Although this site is based in the United Kingdom, I previously made use of images taken from external sources according to the “fair use” convention applied in the United States. This was due to the fact that (a) the majority of large photographic archives apply United States law, and (b) most agencies outside the United States – in my experience at least – apply simple common sense with regard to the use of imagery on non-profit sites dedicated to the free transmission of information, news and research.

It had always been my intention to use externally-sourced images in good faith for the sole purpose of providing visual clarity to articles that clearly come under the category of news reportage and historical sports research, but it appears that even this is not good enough for some of the more litigious types out there. As a result, the majority of the previously available third-party photographs have been removed from this resource and those that remain are no more than 225 x 225px in size. To all those who might have enjoyed the images that once accompanied the articles and match reports, the risk is just too great. Of course, if anyone owns the rights to any images that might be useful, please do feel free to let me know.

In the meantime I will be scouring Wikimedia Commons to find any items that might help make the articles a little less monochromatic, though the recent move by Getty Images to allow for the embedding of images has been of major benefit. The downside is that you cannot cut and chop the image to fit clearly into the article, but this is a small price to pay for making the site more visually appealing.

Should any standard image on this website be in breach of copyright by any agency that does not apply United States law, I would request that a simple cease and desist order be issued – at which the offending image will be immediately removed. Alternatively, I will be more than happy to provide links back to the original source or to use a watermarked image instead. It’s all about having a civilised dialogue rather than resorting to factory-produced letters or extreme litigious behaviour.

Yes, there are many agencies out there that are unreasonable: the sort who would chase an elderly lady for using a stock photo of a cat or hound a teenage girl for a thumbnail-sized image of their favourite actor or pop star. But by the same token there are many others out there that thankfully choose to exercise legal restraint and – I’ll say it again – simple common sense.

With regard to my own images, third parties are free to use large versions – all you need to do is not pass anything off as your own. If you want to ask permission, great: if you are not going to use the image for anything suspect there’s never going to be an issue. That said, only football geeks would want to use this sort of stuff anyway so I am not expecting my photographs of the 1988 “Flag” Trikot to make their way around to every corner of the Web anytime soon.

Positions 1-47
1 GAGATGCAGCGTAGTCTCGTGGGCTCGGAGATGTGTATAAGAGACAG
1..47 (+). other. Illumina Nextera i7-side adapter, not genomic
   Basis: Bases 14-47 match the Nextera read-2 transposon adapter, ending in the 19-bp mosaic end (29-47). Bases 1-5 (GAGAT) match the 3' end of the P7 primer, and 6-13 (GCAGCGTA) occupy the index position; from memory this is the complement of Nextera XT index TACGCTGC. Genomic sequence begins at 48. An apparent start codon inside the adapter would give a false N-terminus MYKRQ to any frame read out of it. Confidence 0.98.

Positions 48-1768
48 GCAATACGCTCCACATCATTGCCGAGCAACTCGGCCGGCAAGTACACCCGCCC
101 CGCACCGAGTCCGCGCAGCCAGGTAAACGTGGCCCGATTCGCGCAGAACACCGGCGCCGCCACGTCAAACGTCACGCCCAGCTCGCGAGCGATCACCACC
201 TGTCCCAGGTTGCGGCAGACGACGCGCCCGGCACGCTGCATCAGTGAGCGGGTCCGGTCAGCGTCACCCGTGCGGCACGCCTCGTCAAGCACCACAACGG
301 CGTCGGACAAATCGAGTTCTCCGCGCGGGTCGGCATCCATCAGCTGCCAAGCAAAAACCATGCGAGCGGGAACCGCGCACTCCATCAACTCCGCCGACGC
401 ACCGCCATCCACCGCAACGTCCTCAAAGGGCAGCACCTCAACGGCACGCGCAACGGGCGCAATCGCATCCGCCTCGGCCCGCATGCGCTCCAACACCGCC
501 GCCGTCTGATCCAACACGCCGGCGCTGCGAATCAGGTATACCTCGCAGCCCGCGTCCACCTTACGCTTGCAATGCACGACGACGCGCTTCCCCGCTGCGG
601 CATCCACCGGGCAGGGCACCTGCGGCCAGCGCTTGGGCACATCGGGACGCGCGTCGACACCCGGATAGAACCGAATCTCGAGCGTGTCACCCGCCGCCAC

For those conducting similar research, I would be more than happy to supply larger examples on request. Meanwhile if you might wish to use any of my images and use them as thumbnails under 250px in width or height – though I would be intrigued as to why anyone might wish to do this – go right ahead and right-click.

With regard to my writing, the rules are slightly different.

Quite simply, if you want to copy small chunks of copyrighted text to use elsewhere or as a quote in another article – no problem. The same applies to any of the statistical charts and graphs that have been generated. In most cases it will be a matter of “ask, and ye will receive”. For the odd paragraph or sentence here and there, just go right ahead.

If I find what might be a large chunk of my writing elsewhere and it has been properly quoted and referenced, I’ll be sure to thank you – the chances are that you share my interest and passion. If I find what I might be a large chunk of my writing elsewhere and it hasn’t been properly quoted and referenced, I’ll just ask that you do. I won’t send Hans-Peter Briegel out to get you, nor will I threaten you with extortion letters, legal action or a two-week action/adventure/torture holiday in one of Felix Magath’s mountaintop training camps.

My mission is to share my love of the Nationalmannschaft and spread this knowledge wider in the English-speaking world, and if being quoted elsewhere draws people right back here then part of my mission would have been accomplished.

The simple fact is that if everyone decided to act to the letter rather than within the good and decent spirit of the law, the Internet as we know it would cease to exist. Visual media will end up solely in the hands of the large conglomerates and their established agencies, while everybody else will be forced to use their own imagery – fine for photographing plants in the back garden but useless for writing on sport and contemporary news issues. The simple fact is that without this application of common sense, news articles written by those outside of the established media and their agencies would be in simple monochrome – or simply unsustainable.

In short, the independent blog and fan site – the real lifeblood of the Internet where much of the really interesting information online can be found – will find itself threatened with extinction.

Home Page Photo Credits

While some of the larger images used on the home page are mine, others have been used under the Wikimedia Commons open licence.

Details and links below:

Image of Gerd Müller, Franz Beckenbauer and Helmut Schön in München, 7th July 1974, Bert Verhoeff / CC-BY-SA-3.0
Image of the team with the FIFA World Cup in Rio de Janeiro, 13th July 2014, Danilo Borges / CC-BY-BR-3.0
Image of Mario Götze scoring the winning goal in the World Cup final, Rio de Janeiro, 13th July 2014, Danilo Borges / CC-BY-BR-3.0

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